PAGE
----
However, when you start the thread with "What was Paizo thinking" say you "hate them with a passion" and other such very hostile things... that says one thing to Paizo staff (and any company really)

This is a very hostile and rude person that we should ignore.

You make very valid points, but they are tainted by your hostile attitude and insults to the staff themselves.

williamoak wrote:
If you want to go nuts, check out the variant tiefling tables. The tieflings can be hermaphroditic. THat can always make weirdness.

Yeah, I have a tiefling like that in my current campaign, although nobody knows yet. They think she's just a normal human woman, and with her being an oathbound paladin with oath of corruption, oath of charity, and oath of chastity, odds are they probably won't find out any time soon.

... you only have one core race PC and you are starting in Westcrown.

I Didn't Know I'd Love You So Much

Alexa Vega and Anthony Stewart Head

Malachi Silverclaw wrote:

I remember lots of films from my childhood where the protagonists discovered a lost civilisation. It was either dead, or the protagonists helped to destroy it! I always wished that the filmmakers had made a film about this civilisation at its height!

The old 'magic is rare and wonderful' thing is boring. With the rules as is, with magic being reliable, reproducible and predictable, it's hard to imagine it not being as all-pervasive as technology! I once did another campaign where magic was as ubiquitous as tech, with crystal ball relay stations manned by apprentice wizards (instead of telegraph stations), continual light was everywhere, etc. etc.

Ever read Terry Brooks' Shannara series? Essentially it was our world (although he's recently written novels to bridge his Sci-Fi world so it's not quite our world, with Shannara) but the "Last Great War of Man" (pretty much always sounded like World War III to me) basically destroyed the world. Humans survived, but the elves and dwarves and all such races that were in hiding came back. In that setting humans aren't dominant, they are mostly equal with everyone until the second trilogy where the elves retreat again.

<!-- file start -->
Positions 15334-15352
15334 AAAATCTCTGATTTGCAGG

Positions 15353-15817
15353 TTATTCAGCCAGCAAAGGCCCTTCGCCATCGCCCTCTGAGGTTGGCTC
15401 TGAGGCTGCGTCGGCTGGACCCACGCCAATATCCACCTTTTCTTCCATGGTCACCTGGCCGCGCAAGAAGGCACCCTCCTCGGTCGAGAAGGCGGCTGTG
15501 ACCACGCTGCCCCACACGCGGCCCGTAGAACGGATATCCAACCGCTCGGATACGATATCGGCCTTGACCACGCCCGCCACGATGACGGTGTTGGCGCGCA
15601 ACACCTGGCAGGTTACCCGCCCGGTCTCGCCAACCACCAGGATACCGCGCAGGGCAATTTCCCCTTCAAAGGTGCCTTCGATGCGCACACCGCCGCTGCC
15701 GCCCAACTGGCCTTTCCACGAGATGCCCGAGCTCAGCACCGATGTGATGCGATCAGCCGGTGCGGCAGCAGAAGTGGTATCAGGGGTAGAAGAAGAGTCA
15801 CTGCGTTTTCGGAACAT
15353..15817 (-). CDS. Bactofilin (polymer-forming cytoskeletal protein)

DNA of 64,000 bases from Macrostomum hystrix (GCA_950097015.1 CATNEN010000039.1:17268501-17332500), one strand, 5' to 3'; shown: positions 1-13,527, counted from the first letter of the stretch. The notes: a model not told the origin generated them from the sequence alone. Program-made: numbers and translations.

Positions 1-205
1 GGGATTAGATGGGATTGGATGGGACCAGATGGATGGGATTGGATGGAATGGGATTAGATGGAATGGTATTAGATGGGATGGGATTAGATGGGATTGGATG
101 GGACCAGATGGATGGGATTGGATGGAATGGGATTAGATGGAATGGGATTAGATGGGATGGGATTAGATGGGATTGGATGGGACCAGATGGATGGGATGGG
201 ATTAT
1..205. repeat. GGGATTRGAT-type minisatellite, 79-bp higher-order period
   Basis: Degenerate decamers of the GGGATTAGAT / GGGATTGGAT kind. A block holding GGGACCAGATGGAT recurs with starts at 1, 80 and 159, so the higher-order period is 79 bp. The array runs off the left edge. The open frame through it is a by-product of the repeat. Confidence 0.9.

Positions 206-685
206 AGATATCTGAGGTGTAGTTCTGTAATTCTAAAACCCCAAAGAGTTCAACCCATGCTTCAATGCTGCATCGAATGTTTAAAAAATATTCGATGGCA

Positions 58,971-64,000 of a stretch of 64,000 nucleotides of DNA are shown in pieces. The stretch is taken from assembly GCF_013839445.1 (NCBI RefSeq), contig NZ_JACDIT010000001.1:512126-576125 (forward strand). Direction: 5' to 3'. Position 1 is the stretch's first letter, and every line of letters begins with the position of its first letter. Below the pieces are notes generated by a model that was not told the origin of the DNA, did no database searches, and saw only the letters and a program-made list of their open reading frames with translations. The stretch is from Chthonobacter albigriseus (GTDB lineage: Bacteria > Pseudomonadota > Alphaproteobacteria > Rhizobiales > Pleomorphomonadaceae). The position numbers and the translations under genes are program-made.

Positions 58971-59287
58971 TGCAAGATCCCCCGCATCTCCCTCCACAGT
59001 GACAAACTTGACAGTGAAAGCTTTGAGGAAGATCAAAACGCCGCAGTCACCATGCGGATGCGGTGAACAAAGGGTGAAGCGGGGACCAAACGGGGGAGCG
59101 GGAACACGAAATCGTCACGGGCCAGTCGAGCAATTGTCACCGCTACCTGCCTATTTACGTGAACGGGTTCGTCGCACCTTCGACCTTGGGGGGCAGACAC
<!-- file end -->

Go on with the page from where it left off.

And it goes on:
Alright, thanks everyone. I went ahead and hit the FAQ button since it is kind of unclear, I think it could use at least a developer clarification, if not an actual FAQ/Errata ruling.

Rynjin wrote:

Looks like it? But it IS pretty unclear.

Usually the language is "deals 1d4 points of Constitution and Wisdom drain", but it IS separate from the other vampire text.

Yeah... I am trying to remember where I saw someone say that vampires no longer do DRAIN but I can't find it (i even googled "pathfinder vampire blood drain" and all I found was discussion that they have it, not how it works except the confusing to me RAW)... and it looks like the Nosferatu does... so kind of confusing...

Rynjin wrote:
AbsolutGrndZer0 wrote:
Really? Outsiders can be vampires? So, a succubus vampire is totally legal?? *mind blown*

Fitting target for Animate Thread.

And yes, yes it is. Epic Meepo put one (and a Spawn version) on the SRD, actually, if you wanna see what one looks like stat-wise (though templates are pretty straightforward).

Ha, yeah I almost didn't want to post, but there was no discussion or anything just a simple "Yes" and I was like "Wait, what?" so I felt I just had to clarify because the 3.x rules it was humanoids and fey only (and you could only turn your own race or some such weird rule)

2 people marked this as FAQ candidate.

Okay, so I looked for this and I couldn't find it...

The base vampire says...

Bestiary wrote:
A vampire can suck blood from a grappled opponent; if the vampire establishes or maintains a pin, it drains blood, dealing 1d4 points of Constitution damage. The vampire heals 5 hit points or gains 5 temporary hit points for 1 hour (up to a maximum number of temporary hit points equal to its full normal hit points) each round it drains blood.

Then the Nosferatu entry says...

Bestiary 4 wrote:
A nosferatu can suck blood from a helpless, willing, or grappled living victim with its fangs by making a successful grapple check. If it pins the foe, it drains blood, draining 1d4 points of Constitution and Wisdom each round the pin is maintained. On each round it drains blood, the nosferatu gains 5 temporary hit points that last for 1 hour (up to a maximum number of temporary hit points equal to its full normal hit points).